What I eat as a Vegan Ostomate (w/ video)

What I eat as a vegan with an ostomy

Diet can be a very complex subject when it comes to living with a digestive disease. People who have an ostomy can also find that eating certain foods simply don’t work for them. I’ve written about ways in which we can substitute certain foods HERE, but in this post I’ll be explaining a bit more about how I tend to eat.

My diet is evolving, and it’s been a challenge to get back into eating normally after years of not being able to.


What I eat as a vegan with an ostomy
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I don’t tend to be a guy who eats breakfast regularly, since I usually shift my meals to later in the day, but when I do eat breakfast it tends to be leftovers from the night before (I just finished a plate of leftover pasta as I write this… it’s 11am) or oatmeal.

I prefer to add frozen fruit to my oatmeal while it’s still hot. I do NOT add sugar to my oatmeal and will sometimes make it with a non-dairy milk.  Likewise, I really enjoy “ancient grain” porridge too, although it tends to contain whole grains that don’t break down easily.

I’m not into commercial cereals, but when I do eat them, they tend to be the ones that are not sugar-coated (i.e. wheat squares, puffed rice, etc.).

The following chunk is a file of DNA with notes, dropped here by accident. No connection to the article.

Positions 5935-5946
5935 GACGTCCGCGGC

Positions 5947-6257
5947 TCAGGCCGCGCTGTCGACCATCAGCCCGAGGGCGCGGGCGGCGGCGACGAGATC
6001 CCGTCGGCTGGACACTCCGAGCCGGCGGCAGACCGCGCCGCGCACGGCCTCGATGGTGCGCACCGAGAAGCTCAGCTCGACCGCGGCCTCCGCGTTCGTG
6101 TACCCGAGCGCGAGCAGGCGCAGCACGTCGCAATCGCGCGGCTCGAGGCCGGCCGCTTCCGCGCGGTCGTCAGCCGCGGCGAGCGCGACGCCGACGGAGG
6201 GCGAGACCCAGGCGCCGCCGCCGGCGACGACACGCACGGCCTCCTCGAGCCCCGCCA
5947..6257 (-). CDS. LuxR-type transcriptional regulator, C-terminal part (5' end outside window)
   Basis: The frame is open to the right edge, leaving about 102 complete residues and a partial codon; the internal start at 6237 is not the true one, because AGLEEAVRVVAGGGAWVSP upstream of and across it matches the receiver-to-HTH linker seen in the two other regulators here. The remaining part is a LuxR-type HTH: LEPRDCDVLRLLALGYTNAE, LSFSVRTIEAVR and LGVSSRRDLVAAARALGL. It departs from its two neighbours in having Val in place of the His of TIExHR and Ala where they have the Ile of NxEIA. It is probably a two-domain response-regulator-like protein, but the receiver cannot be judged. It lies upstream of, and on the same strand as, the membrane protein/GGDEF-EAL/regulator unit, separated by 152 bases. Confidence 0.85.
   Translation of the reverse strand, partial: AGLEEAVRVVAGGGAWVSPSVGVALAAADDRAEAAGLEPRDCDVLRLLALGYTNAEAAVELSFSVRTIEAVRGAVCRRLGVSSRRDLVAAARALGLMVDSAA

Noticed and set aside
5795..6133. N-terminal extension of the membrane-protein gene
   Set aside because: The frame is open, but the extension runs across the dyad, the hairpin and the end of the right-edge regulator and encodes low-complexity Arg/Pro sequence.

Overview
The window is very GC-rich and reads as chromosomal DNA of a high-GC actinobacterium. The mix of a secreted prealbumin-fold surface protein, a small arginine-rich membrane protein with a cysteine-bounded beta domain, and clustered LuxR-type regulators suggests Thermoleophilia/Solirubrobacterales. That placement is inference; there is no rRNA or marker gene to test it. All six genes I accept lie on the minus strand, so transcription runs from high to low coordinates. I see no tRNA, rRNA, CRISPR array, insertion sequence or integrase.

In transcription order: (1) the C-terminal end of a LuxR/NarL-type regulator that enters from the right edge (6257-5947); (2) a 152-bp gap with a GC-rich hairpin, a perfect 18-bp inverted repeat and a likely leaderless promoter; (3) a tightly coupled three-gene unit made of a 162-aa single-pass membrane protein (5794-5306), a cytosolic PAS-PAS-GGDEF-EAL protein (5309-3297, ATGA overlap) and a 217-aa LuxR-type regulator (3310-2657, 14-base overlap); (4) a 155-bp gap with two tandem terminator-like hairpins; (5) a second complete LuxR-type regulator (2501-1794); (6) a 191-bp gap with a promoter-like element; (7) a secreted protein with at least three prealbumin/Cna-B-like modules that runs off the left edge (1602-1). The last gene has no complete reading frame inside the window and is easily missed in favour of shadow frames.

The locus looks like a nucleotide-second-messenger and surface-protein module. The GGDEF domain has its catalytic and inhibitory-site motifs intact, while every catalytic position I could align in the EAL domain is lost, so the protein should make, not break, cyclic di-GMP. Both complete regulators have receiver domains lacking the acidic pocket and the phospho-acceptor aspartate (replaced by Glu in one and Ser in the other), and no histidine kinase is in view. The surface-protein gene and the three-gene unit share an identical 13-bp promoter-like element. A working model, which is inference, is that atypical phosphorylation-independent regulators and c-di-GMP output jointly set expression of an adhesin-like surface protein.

Sometimes, I’ll make a tofu sandwich for breakfast, that simply involves slicing tofu and sticking it between two slices of bread.  I’ll add nutritional yeast and mustard, then some ground pepper and salt. It’s filling, tastes good, is rather cheap to make, and is loaded with nutrients.

As with breakfast, I may have leftovers from the night before or a tofu sandwich.


Lunch often falls between 2pm and 4pm, and I often have a bean salad most days

My bean salads are simple and are pretty much made using any combination of the following:

  • Lentils, chickpeas or kidney beans (canned).
  • Chopped cucumber, tomato, bell pepper, carrots, onion.
  • Balsamic vinegar or red wine vinegar.
  • Avocado or olive oil
White kidney beans with romaine and veg
White kidney beans with romaine and veg
Lentil salad
Lentil salad
Chickpea salad
Chickpea salad

Bean salads are nutritious and filling, but it did take a while to be able to consume the quantities I eat now, and these types of salads shouldn’t be attempted by new ileostomates until they’ve eased into eating fibrous foods.

I will sometimes also make either couscous or quinoa with mixed, chopped veg.  It takes a bit longer to make this vs. bean salads, but either tastes great!

Quinoa with mixed veg
Quinoa with mixed veg

My favorite meal, which is second only to my late nigh “snack” , is dinner!


Depending on the day, dinner can vary wildly.  On weekdays, I tend to make either:

Rice one-pot meals:

Pasta Dishes:

My wife and kids may disagree, but I love “loaded” pasta with lots of veg (broccoli, carrots, green beans, etc.).  For the most part, I can get away with adding these veggies to my sauce, but more often than not, we eat pasta with just plain tomato sauce (the salads that go with these pasta dishes make up for the lack of veg in the sauce!).